Addressing the Parliament in 2016, Xi highlighted the role of Uzbekistan and other Central Asian countries in the construction of the BRI. China was keen to have Uzbekistan and other countries seize the historic opportunity to jointly pursue greater progress of the BRI in both its breadth and depth, Xi said.

The Silk Road has been the venue for peaceful and harmonious interaction between Chinese and Uzbeks for more than 2,000 years.

Xi made a stop at the famous historical and cultural city of Bukhara, which he called a "shining pearl on the ancient Silk Road".

Xi and his wife, Peng Liyuan, accompanied by then-prime minister Shavkat Mirziyoyev, now president of Uzbekistan, were taken on a tour of the UNESCO World Heritage Site in central-southern Uzbekistan.

After asking detailed questions on the history and traditions of Bukhara, Xi said the tour gave him a profound understanding of the deep-rooted historical connections between China and Uzbekistan.

Qodir Djuraev, a member of the Uzbek Parliament, said after Xi's speech that he was impressed by his extensive knowledge of Uzbek culture and his respect for it. In the speech, Xi said Uzbekistan has a rich and proud cultural heritage.

"This land has produced a galaxy of eminent scholars of world renown," Xi said. The "precious jewels of Uzbek culture" continue to exude wisdom and truth now as ever, he said.

During Xi's visit to the country in 2016, he voiced support for advancing projects in priority areas under the BRI, including infrastructure networks, and working together on production, financial innovation and people-to-people exchanges.

In recent years China and Uzbekistan have maintained close cultural and people-to-people exchanges. In 2005, Uzbekistan opened the first Confucius Institute in Central Asia, in Tashkent. A second such institute was established in 2014 in Samarkand, a historic city Xi visited during his first state visit to Uzbekistan.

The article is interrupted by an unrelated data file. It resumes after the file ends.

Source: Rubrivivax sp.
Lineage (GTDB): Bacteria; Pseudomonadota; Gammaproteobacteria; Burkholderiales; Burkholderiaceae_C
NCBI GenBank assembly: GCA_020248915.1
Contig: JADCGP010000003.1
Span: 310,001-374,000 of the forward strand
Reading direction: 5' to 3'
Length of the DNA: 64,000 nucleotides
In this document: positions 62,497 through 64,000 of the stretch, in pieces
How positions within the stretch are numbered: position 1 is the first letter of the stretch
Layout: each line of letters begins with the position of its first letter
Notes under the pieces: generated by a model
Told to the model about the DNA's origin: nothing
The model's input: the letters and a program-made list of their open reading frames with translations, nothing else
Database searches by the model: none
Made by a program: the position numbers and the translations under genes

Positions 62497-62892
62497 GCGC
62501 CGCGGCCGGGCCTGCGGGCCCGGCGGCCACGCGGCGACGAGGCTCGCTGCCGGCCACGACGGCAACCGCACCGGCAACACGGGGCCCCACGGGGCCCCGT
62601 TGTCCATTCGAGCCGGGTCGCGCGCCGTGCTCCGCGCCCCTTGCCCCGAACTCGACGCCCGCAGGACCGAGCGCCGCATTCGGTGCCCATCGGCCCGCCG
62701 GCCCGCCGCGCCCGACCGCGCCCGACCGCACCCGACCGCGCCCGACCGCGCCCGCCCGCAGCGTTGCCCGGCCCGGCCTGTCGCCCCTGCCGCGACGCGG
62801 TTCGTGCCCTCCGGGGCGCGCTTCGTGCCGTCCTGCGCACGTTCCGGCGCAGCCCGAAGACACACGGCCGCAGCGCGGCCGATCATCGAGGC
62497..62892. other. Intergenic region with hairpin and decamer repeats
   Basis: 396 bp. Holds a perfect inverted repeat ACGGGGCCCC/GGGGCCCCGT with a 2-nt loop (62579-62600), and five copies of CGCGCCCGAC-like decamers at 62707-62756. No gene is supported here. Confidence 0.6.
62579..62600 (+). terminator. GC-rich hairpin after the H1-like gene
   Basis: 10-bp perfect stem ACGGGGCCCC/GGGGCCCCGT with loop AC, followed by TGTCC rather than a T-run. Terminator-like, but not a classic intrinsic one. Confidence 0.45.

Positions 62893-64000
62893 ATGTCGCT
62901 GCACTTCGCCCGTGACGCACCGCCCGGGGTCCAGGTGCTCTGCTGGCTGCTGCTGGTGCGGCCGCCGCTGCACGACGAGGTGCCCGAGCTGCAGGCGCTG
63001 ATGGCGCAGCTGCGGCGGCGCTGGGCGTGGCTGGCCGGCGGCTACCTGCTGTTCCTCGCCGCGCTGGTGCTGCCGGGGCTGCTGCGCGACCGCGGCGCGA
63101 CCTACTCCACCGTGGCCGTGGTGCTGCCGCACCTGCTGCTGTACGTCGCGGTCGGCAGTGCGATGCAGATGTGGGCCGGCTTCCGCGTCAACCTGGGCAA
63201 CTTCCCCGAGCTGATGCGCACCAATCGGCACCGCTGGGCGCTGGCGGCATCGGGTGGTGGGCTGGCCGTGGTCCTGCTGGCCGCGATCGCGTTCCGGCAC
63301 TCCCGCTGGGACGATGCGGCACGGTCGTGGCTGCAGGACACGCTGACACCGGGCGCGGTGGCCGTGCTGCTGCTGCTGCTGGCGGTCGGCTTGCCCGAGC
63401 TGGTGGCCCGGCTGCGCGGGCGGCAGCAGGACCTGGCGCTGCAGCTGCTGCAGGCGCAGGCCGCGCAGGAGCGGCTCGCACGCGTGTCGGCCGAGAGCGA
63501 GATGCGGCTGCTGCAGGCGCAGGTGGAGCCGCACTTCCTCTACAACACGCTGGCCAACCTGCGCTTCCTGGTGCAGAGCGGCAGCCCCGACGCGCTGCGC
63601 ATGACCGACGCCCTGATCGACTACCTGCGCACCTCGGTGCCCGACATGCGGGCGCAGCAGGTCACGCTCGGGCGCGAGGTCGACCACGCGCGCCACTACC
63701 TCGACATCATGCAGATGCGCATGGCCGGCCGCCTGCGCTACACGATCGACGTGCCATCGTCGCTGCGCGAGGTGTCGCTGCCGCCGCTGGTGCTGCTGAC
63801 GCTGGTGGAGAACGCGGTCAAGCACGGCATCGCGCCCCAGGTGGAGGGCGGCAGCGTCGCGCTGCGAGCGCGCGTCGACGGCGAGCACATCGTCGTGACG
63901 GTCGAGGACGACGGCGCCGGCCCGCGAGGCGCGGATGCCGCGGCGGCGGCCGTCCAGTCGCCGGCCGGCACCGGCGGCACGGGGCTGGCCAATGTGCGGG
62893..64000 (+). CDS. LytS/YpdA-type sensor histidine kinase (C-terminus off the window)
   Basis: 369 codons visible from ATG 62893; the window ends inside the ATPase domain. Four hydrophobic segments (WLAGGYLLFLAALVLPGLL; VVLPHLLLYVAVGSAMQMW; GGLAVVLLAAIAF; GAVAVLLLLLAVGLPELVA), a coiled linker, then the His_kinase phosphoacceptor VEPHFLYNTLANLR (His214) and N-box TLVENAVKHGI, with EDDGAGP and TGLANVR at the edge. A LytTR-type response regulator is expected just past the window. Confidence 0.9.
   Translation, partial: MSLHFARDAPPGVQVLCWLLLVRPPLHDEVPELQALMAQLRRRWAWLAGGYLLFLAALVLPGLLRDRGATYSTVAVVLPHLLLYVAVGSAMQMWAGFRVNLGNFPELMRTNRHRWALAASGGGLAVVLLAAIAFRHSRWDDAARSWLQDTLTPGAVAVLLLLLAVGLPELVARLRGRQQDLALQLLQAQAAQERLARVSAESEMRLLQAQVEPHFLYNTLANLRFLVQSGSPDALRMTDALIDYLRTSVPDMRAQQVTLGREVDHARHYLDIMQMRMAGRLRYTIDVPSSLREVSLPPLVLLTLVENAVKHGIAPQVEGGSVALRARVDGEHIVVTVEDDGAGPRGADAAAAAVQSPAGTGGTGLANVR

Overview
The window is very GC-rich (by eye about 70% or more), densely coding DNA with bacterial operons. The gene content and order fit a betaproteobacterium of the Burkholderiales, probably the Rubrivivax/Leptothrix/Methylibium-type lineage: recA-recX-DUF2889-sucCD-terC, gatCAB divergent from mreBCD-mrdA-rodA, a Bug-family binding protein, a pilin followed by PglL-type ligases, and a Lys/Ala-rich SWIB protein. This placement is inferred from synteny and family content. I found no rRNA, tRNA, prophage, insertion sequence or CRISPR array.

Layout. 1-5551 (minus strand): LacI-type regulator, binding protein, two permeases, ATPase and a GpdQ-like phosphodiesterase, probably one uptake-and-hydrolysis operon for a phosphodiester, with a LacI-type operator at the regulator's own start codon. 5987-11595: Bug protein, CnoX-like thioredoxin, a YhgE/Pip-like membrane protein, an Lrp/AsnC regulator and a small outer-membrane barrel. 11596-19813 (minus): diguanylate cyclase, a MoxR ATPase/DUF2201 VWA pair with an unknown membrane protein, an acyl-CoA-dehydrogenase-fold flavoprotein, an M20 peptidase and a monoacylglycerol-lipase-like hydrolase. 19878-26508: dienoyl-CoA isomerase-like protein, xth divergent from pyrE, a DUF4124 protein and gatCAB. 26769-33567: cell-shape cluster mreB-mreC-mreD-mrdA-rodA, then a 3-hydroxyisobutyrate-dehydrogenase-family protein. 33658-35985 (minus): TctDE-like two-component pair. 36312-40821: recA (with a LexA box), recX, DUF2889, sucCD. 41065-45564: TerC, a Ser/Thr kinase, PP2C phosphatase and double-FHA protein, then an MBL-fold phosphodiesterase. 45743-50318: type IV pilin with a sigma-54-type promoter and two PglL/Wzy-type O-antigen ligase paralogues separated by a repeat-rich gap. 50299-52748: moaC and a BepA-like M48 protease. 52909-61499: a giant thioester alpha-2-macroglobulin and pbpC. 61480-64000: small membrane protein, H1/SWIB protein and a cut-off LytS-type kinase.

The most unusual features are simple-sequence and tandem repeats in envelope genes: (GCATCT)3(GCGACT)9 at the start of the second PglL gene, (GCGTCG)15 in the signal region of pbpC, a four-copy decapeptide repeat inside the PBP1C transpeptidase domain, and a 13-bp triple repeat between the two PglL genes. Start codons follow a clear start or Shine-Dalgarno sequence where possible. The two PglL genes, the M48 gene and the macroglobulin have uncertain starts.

In June 2004, Lanzhou University, in Gansu province, and the Tashkent State Institute of Oriental Studies signed contracts to build the first Confucius Institute in the Uzbek capital, assisted by the China National Office for Teaching Chinese as a Foreign Language.

The institute, which opened in 2005, had 30 to 50 students in its first year. At the time, few Uzbeks knew anything about China, its language and culture, said Di Xiaoxia, the Chinese director of the Tashkent Confucius Institute.

"In the beginning we had to expend a lot of effort because the Uzbeks had no idea of what we were or what we taught. We had to place a lot of ads and promotions in the community before parents brought their children to the institute," Di said.

Things have changed greatly since Xi's visits. More than 1,200 students, young and old, now attend the institute's Chinese classes every year, said Saodat Nasyrova, the institute's director.

Nasyrova visited China as a 17-year-old student and began teaching the language in 2003. Studying Chinese has become increasingly popular in Central Asia, she said, and two high schools in Tashkent offer classes in the language.

Having studied Chinese for three years, Nozima Komijonova, 14, can speak the language fluently. When she decided to study the language, her mother fully supported her decision, she said.

"Many people say Chinese is difficult to learn, but I don't think so. I started learning Chinese because I'm fascinated by the country's culture. My biggest dream is to visit China someday."

Ismatulla Bekmuratov, vice-chairman of the Uzbekistan-China Friendship Society, said Xi's visits to Uzbekistan have had a positive influence on Sino-Uzbek relations as well as Uzbekistan's domestic development.

"Many friends ask me which foreign language their children should learn," he said. "My answer is always 'Chinese'. Not only because China has the biggest population and has had a rapid economic rise, but also because I believe China will become one of Uzbekistan's biggest trading partners."